The South African undergraduate higher education landscape has changed considerably since the 1994 transition to democracy. South Africa is also committed to aligning itself with the 2030 Agenda for Sustainable Development Goals (SDGs) and the Paris Climate Change Agreement. The infusion of SDGs in multiple disciplines largely depends on the academic staffs’ teaching quality and capacity to revise their courses to meet the infusion.
Our needs analysis shows that the number of academic staff holding a doctorate is less than 50%, academic staff members and that staff are recruited on the strengths of their discipline expertise and teaching quality is left out. Most of teaching methodology applied, especially in undergraduate teaching in the partner institutions, but also widely in South Africa, focuses on lecturing and limited use of: i) problem-based learning strategies; ii) placed-based pedagogy; iii) utilization of ICTs as enabling pedagogical tools, and other innovative teaching/learning tools suitable to address SDGs challenges. Teaching and learning, although a core activity of HE, is generally not as highly valued as disciplinary research. Similarly, the undergraduate content of teaching is largely textbook-based with absence of student-driven activities that turns student-centered learning impossible.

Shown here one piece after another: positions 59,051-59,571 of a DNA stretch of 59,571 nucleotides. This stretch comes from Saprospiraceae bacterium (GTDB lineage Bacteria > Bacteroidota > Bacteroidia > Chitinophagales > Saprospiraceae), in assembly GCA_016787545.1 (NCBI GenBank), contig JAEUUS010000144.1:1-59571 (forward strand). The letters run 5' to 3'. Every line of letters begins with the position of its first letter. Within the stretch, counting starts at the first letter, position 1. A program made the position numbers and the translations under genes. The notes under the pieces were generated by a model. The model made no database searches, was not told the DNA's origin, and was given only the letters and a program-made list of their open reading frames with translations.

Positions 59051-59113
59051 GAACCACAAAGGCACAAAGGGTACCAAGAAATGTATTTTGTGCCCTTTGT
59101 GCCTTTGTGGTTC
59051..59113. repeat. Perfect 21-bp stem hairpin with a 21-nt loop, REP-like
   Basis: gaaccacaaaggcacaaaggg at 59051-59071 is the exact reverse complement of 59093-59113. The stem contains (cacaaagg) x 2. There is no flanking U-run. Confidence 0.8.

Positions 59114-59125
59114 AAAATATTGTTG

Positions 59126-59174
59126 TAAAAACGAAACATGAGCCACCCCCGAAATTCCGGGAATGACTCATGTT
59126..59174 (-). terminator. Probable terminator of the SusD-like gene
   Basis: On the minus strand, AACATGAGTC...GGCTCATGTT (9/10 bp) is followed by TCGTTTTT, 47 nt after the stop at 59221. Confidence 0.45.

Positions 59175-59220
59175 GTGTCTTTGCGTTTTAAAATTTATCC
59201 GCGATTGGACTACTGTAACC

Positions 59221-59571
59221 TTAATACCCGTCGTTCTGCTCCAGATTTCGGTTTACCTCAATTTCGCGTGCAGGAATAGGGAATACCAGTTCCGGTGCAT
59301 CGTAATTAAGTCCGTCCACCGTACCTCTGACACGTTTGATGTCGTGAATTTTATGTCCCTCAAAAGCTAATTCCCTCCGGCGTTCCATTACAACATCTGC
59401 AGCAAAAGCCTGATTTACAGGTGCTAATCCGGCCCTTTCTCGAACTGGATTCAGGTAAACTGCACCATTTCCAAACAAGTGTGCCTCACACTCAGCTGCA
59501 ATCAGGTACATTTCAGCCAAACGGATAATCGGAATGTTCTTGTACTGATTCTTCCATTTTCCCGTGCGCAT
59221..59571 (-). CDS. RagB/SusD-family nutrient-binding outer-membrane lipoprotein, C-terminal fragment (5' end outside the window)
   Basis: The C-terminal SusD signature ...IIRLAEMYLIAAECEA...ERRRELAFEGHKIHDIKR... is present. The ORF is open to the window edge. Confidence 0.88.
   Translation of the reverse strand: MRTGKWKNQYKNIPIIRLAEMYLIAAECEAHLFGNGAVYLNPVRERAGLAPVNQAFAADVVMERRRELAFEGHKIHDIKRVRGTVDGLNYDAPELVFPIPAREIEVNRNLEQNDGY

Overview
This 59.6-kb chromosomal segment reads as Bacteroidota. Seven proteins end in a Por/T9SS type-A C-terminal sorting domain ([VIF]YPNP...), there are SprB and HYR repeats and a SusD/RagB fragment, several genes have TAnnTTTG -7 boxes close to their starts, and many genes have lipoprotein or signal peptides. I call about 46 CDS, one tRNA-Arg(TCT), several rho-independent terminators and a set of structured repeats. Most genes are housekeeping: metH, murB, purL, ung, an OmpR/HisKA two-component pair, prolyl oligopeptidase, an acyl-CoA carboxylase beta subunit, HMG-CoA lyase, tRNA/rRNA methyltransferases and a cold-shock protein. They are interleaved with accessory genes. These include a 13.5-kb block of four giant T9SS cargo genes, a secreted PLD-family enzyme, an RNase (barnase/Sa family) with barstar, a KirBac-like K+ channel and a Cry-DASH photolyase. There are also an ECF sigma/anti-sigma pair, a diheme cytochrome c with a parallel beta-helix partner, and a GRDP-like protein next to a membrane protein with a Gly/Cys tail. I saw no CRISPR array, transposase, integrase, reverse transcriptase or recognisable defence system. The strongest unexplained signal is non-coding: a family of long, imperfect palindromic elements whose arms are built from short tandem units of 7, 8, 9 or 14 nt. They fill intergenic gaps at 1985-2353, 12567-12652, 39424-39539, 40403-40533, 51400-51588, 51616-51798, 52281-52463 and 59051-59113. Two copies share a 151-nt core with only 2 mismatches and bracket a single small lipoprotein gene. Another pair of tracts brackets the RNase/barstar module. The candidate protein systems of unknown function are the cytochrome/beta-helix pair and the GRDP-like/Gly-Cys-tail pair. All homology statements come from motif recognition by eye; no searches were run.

Current practices regarding academic staff professional development/learning are centered on isolated and time-shortened actions directed particularly at novice academics, leaving aside the middle layers academics, such as senior lecturers, course developers and heads of departments. This mismatch should be bridged through lasting and sustainable professional development programs based on collaboratively agreed standards. There is strong conviction from all our partners that there is need to integrate multiple tools for innovative interdependent learning techniques to foster employability skills, and tackle issues related to SDGs. Thus, the infusion of SDGs in higher education enabled through the professionalisation of academic teaching will require the development of appropriate capacity building initiatives geared towards changing current practices, values and beliefs around curriculum content, teaching and learning methodologies.
Thus, academic staff should be not only qualified in teaching, but also adequately resourced for that role and certified. Similarly, it will require evidence of the effectiveness of the capacity building in terms of teaching and student learning outcomes. HEIs in South Africa should introduce and promote cross\interdisciplinary approaches to teaching, learning and assessment, helping students develop their breadth of understanding and building knowledge and practice on SDGs.
The proposed project addresses the following national priorities in South Africa: modernization of curricula in multiple academic disciplines to infuse Sustainable Development Goals (SDGs) through capacity building of university staff in the prioritized subjects, such as sciences, agricultural sciences, environmental sciences, engineering, health sciences in innovative teaching and learning tools, methodologies and pedagogical approaches including learning outcomes and ICT-enabled practices. It is also aligned with the 2030 Agenda for SDGs that reflects many of the EU’s priorities for sustainable development and the South African vision that all staff teaching in higher education institutions in 2020 should have received certified pedagogical training.